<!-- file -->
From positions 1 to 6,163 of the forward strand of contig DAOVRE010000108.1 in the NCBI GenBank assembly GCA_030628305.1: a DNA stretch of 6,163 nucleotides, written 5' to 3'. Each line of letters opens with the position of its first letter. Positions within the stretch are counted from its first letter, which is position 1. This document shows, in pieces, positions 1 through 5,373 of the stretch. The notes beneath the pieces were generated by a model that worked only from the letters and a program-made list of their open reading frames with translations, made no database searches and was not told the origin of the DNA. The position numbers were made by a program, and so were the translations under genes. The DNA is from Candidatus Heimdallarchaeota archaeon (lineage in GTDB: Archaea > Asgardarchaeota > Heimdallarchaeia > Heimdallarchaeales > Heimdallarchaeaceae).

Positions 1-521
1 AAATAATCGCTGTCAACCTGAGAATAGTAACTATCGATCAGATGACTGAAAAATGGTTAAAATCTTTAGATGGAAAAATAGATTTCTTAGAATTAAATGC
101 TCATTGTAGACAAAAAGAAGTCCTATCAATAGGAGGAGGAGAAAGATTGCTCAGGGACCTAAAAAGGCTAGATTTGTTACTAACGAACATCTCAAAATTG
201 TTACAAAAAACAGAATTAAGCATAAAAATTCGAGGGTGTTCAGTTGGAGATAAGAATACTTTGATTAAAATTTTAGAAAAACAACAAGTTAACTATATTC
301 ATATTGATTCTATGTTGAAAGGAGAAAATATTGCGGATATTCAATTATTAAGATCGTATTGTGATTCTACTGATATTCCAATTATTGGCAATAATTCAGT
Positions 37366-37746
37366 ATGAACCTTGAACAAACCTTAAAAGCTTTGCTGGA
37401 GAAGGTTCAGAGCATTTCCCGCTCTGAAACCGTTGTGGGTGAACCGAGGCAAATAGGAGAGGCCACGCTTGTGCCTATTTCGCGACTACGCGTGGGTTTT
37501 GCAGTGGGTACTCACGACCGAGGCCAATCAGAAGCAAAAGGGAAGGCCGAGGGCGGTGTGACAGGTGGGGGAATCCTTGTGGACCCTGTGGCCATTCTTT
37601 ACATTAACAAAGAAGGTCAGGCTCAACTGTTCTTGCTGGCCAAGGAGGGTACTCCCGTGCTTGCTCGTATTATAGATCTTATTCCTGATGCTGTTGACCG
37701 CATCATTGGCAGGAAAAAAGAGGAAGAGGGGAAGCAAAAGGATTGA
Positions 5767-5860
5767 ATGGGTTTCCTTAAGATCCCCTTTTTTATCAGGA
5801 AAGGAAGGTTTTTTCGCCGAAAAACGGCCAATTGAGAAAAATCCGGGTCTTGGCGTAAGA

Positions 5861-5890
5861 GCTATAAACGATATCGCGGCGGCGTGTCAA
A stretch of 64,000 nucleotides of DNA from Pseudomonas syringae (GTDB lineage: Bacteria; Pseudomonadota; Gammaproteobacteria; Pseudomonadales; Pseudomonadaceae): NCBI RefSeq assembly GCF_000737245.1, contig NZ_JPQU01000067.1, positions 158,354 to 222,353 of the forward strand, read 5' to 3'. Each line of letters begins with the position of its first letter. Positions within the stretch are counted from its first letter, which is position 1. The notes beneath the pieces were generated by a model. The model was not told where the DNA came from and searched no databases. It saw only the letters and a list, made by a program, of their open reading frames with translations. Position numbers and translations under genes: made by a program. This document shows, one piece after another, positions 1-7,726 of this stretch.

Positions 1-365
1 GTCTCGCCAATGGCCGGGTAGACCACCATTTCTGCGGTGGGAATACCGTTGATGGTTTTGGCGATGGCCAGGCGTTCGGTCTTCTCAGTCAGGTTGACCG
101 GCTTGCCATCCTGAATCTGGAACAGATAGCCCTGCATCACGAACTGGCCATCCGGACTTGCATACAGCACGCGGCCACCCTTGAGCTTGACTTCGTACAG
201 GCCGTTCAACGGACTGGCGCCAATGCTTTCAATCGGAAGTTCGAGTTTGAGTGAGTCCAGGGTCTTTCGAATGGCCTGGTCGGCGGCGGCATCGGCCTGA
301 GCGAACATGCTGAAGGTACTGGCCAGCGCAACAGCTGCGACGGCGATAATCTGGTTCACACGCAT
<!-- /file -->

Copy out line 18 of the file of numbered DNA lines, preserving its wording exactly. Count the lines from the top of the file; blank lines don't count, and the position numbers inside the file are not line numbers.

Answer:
A stretch of 64,000 nucleotides of DNA from Pseudomonas syringae (GTDB lineage: Bacteria; Pseudomonadota; Gammaproteobacteria; Pseudomonadales; Pseudomonadaceae): NCBI RefSeq assembly GCF_000737245.1, contig NZ_JPQU01000067.1, positions 158,354 to 222,353 of the forward strand, read 5' to 3'. Each line of letters begins with the position of its first letter. Positions within the stretch are counted from its first letter, which is position 1. The notes beneath the pieces were generated by a model. The model was not told where the DNA came from and searched no databases. It saw only the letters and a list, made by a program, of their open reading frames with translations. Position numbers and translations under genes: made by a program. This document shows, one piece after another, positions 1-7,726 of this stretch.